If you are a smoker or a drinker living in or visiting Cuyahoga County, voters will decide if you'll keep paying a little extra for your so-called "sins."

It's on the May 6 ballot.

On Tuesday, officeholders, business and union leaders and downtown stakeholders lined up behind the proposal to extend the current tax on cigarettes and alcohol 20 more years.

The money raised, estimated to be up to $360 million, would be spent on upkeep of Progressive Field, the Q and FirstEnergy Stadium.

The campaign will be primarily about the public facilities and their role in bringing people and dollars to a thriving downtown.It won't be about the teams.

Representatives of the Indians, Cavs and Browns showed up, but stayed in the background.

The slogan will be "Keep Cleveland Strong." It's borrowing a word that worked in November. "Strong" was part of the slogan used to pass the Cleveland Port levy.

Voters then approved countywide taxes for the Port, Cleveland Metroparks and Health and Human Services.

Sin tax backers are out to convince the public that the renewed tax of pennies per pack of cigarettes or a drink of beer, wine or liquor is a small assessment that helps provide a much bigger benefit -- the revitalization of downtown.

The three stadiums are being credited with a $4 billion-plus impact since they opened.

Mayor Frank Jackson was there lending his support. He opposed the first two renditions of the tax to build Gateway and FirstEnergy Stadium.

But that was then. This is now.

Gateway and its lease obligations are a reality. And the city and county don't want to be forced to make program or personnel costs to cover stadium repairs.

Cuyahoga County Executive Ed FitzGerald did not attend the event, although he was in town. That prompted some off-the-record "Where's Ed?" comments from other participants.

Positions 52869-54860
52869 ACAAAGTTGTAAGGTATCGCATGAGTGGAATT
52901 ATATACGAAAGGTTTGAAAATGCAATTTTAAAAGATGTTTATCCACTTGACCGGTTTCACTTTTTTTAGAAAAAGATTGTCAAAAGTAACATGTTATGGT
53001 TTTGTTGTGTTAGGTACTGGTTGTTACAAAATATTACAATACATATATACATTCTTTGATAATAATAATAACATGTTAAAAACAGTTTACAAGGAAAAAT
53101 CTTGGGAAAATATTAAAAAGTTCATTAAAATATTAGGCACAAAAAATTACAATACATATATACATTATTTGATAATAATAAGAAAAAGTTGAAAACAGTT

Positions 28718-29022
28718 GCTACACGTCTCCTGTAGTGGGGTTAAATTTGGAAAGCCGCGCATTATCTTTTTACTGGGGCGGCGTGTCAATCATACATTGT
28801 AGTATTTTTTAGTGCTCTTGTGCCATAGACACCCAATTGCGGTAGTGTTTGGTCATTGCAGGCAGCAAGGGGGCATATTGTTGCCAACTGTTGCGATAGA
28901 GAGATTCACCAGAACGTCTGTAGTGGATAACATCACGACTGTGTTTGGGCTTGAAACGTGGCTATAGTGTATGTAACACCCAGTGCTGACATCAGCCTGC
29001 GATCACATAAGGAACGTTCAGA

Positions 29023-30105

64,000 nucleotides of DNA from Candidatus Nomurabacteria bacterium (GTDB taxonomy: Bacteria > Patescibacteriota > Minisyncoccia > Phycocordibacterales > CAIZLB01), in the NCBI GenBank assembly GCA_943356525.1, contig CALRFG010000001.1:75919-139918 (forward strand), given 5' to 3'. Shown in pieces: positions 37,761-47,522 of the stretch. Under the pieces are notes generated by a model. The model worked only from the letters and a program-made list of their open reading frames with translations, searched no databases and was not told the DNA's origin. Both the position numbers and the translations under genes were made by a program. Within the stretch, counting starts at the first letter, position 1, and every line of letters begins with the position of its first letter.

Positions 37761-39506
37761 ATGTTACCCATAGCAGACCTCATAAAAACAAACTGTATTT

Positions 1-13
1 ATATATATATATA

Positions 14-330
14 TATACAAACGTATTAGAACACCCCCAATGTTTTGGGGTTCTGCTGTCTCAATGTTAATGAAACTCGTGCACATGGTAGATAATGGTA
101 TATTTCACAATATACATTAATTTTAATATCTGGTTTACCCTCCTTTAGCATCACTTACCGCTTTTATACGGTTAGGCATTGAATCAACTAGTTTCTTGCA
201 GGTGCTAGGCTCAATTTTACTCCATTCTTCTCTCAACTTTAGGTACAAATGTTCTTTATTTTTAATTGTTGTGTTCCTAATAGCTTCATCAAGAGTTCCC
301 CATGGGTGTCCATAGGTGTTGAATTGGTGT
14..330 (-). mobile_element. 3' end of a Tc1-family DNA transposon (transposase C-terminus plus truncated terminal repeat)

In a press release, he said, "This is an important issue. And it's an issue that I will support, regardless of the political consequences, because extending the sin tax means protecting critical human services."

The Greater Cleveland Partnership's Joe Roman said the tax is about preserving the buildings and guaranteeing future generations of Northeast Ohioans special moments and memories that professional sports and concerts provide.

Positively Cleveland's David Gilbert said keeping the facilities in good shape is important in helping draw events and large numbers of non-county residents to the city, They pay the tax too.

Roman would not estimate the campaign's cost, but said it would be big enough to sell the message.

Opponents so far include longtime community commentator Roldo Bartimole; very, very longshot county executive candidate Tim Russo; and former TV adman Alan Glazen.

It's unclear if the liquor and/or restaurant lobby will will come out against the tax too.

Roman addressed opponents' focus on original Gateway campaign ads' exaggerated or bogus claims, including 28,000 good jobs. Roman said facilities may have under-delivered on jobs but brought in other benefits that are greater than expected.

Fourth Street Developer Ari Maron and Zack Bruell both said the tax was vital to downtown vitality.

TV ads are expected to begin next month.

The only publicly discussed polls show the issue trailing but gaining.

If the Cavs get in the playoffs, the Indians are in first place on Election Day and Browns owner Jimmy Haslam can avoid more legal problems, the outlook for the tax's passage would be much "stronger."

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